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A 2,000-year-old rune stone found in Norway could be the oldest ever, and give a glimpse into ancient writing systems

 

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The world's oldest runestone may have been found in Norway, dating back more than 2,000 years.

It is covered in primitive runic writing, and archaeologists believe it dates back to between AD 1 and AD 250.

It is unique because it seems to be covered in scribblings, according to a press release from the University of Oslo announcing the findings. 

The stone, uncovered near a large grave field in eastern Norway in late 2021, can teach us about the origins of this mysterious form of writing, per the release.

 

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A commemorative stone or a rough draft

The stone sets itself apart with its mysterious etchings

"Some lines form a grid pattern and there are small zigzag figures and other interesting features. Not all inscriptions have a linguistic meaning," said Kristel Zilmer, a runologist and professor of written culture and iconography, in the press release.

 

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This could mean the stone was used as a sort of draft to try out the runes. 

"It's possible that someone has imitated, explored or played with the writing. Maybe someone was learning how to carve runes," says Professor Zilmer.

 

However, one word, that can be made out clearly on the stone, could give the stone another meaning.

The runes spell out "IDIBERUG."

It's difficult to know exactly what this means because the runes are very primitive compared to those used by the Vikings.

But this could be an early spelling of "For Idibera," which could mean the runestone was also meant to commemorate a woman or a family that was buried at the site, according to the press release. 

 

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Runes are thought to have developed after a first contact with ancient Romans

It's not clear when the runic alphabet — called the futhark, because the first six runes are "f u th a r k" — first came to be, per the press release. 

Runes are the oldest form of writing in Norway. Though they are most commonly associated with the Vikings, who ruled Scandinavia from about AD 800 to AD 1100, archaeologists know they were in use up until about 1350.

It's unclear when the writing started, though it is thought to have been inspired by early contact with the Roman empire. 

Scandinavians came into contact with Romans later than many European civilizations, around AD 1-400. That's when, inspired by Latin writing, early Scandinavians might have started developing their own alphabet, archaeologists say in the press release.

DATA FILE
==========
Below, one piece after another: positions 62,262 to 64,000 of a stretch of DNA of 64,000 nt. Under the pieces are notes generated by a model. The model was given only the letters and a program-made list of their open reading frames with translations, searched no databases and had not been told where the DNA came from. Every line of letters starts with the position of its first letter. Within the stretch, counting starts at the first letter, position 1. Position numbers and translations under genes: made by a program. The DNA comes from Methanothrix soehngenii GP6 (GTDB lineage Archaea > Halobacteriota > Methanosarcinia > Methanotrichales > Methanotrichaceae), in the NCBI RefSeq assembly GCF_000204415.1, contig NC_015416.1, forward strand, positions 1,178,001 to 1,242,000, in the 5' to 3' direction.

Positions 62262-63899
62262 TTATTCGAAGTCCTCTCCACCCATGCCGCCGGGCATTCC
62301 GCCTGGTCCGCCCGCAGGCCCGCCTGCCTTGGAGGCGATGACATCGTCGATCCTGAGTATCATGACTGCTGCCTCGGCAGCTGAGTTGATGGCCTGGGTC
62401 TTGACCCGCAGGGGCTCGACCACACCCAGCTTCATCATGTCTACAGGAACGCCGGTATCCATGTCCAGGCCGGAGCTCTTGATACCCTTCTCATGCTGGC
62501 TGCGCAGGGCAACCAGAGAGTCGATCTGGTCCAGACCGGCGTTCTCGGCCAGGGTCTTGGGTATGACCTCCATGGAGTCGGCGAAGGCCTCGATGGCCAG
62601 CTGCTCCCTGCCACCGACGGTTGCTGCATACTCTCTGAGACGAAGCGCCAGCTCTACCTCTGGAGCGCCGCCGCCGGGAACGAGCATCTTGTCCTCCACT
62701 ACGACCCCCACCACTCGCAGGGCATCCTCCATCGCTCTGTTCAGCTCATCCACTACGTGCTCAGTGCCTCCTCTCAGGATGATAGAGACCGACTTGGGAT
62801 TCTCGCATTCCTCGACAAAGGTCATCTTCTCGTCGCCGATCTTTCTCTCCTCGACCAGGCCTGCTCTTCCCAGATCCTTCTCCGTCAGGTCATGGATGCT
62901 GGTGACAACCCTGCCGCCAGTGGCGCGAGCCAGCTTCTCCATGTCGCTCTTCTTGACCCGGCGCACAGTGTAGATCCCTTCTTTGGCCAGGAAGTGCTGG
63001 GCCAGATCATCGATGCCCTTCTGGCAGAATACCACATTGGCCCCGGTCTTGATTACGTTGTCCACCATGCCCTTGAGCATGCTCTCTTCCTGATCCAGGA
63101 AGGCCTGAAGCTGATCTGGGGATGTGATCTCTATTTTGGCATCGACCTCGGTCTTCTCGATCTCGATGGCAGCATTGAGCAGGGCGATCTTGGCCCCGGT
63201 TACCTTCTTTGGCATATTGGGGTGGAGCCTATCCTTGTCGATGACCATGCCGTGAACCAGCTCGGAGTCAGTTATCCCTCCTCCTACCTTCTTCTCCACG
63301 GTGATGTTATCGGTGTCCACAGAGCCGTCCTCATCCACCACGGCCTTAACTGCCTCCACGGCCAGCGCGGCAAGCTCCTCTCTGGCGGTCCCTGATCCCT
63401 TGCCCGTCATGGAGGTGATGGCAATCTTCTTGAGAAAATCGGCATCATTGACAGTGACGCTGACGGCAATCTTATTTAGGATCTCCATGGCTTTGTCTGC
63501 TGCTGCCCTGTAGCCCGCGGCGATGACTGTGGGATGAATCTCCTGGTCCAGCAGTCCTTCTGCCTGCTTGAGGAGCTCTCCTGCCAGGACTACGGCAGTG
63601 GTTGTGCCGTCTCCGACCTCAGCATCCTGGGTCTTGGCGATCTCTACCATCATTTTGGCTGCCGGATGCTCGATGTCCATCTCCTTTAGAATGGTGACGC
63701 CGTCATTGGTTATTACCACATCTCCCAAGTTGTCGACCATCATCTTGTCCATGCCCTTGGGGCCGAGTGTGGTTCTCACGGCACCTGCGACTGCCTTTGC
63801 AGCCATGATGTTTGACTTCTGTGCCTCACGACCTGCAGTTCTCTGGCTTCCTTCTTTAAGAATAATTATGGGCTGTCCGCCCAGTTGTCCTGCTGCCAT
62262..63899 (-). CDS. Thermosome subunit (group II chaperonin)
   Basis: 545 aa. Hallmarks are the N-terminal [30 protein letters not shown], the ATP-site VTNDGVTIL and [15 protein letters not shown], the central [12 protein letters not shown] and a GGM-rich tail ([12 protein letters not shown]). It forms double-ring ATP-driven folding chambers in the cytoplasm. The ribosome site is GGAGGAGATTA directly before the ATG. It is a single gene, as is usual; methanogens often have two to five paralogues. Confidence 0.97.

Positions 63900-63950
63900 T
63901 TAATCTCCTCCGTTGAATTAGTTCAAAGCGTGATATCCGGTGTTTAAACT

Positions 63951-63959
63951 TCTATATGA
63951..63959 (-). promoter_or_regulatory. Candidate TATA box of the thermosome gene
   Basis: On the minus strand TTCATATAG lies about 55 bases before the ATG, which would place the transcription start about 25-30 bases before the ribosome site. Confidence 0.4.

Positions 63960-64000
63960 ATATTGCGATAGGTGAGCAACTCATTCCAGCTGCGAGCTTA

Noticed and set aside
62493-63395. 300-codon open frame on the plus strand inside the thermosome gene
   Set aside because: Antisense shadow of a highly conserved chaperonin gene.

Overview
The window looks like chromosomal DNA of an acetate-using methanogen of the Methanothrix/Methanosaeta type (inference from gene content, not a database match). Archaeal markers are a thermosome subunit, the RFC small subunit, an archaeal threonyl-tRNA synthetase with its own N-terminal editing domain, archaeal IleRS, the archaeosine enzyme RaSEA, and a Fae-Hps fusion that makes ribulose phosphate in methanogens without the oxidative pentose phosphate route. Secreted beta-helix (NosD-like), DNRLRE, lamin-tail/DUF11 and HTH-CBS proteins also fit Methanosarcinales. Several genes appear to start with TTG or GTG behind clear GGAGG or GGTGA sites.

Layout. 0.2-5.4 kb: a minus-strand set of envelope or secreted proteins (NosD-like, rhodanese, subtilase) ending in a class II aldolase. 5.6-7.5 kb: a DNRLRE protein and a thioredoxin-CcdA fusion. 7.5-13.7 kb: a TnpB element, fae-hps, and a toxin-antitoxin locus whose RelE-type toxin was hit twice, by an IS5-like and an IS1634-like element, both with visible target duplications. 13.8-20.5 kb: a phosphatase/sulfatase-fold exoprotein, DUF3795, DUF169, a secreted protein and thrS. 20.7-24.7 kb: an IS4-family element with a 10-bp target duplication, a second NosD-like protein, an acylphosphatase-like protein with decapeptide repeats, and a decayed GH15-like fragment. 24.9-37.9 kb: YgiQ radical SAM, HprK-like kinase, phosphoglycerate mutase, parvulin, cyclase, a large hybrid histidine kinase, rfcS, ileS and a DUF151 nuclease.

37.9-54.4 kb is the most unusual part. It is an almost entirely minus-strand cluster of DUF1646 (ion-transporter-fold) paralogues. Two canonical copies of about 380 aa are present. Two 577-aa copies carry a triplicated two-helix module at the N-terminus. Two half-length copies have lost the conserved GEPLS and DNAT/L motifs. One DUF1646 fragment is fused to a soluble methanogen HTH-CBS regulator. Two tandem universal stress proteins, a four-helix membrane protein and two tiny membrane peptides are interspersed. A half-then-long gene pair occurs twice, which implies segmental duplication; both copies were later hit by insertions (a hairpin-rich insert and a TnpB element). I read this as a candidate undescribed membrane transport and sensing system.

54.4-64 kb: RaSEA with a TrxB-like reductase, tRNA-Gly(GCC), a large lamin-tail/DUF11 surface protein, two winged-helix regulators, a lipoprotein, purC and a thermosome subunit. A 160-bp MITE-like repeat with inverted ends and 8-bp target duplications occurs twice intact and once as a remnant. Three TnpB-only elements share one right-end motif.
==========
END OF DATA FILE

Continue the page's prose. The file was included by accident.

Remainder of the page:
Only 30 runestones have been found before around AD 500. 

This newly-uncovered runestone, called Svingerudsteinen after the Svingerud site where it was found, is possibly the oldest.

This is according to carbon dating done on the charcoal and bone samples from the cremation pit where the stone was found, which place the stone before AD 300. 

By analyzing the stone, Zilmer thinks archeologists can learn more about the early development of runic writing and how they have evolved over time. 

 

https://www.businessinsider.com/norway-2000-year-old-rune-stone-may-be-oldest-ever-2023-1?r=US&IR=T

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Centuries later, descendant of Wallingford witch trial victim fights for justice

 

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WALLINGFORD — In 1697, two Wallingford women were indicted but not convicted of witchcraft. Now, centuries later, a group is working to exonerate all of Connecticut’s witch trial victims.

Sarah Jack is the ninth generation great-granddaughter of Winifred Benham Sr., who alongside her daughter Winifred Benham Jr., were the last two Connecticut residents accused of witchcraft. Jack is related to Winifred Benham Sr. through one of Winifred Benham Sr.’s sons. Winifred Benham and her husband had eight children, but six died young.  

 

Jack, who lives in Colorado, said that when she was looking into her genealogy, she learned more about the various witch trials that took place in New England, which led her to start a Facebook group to discuss these trials. 

“As much as I thought I knew about my own heritage with witch trials, I did not understand the scope of the New England witch trials and trying to find out more information on Winifred, led me to create a Facebook group where we can talk and chat about New England witch trials,” Jack said. “I was hoping to draw out other interested researchers and authors.”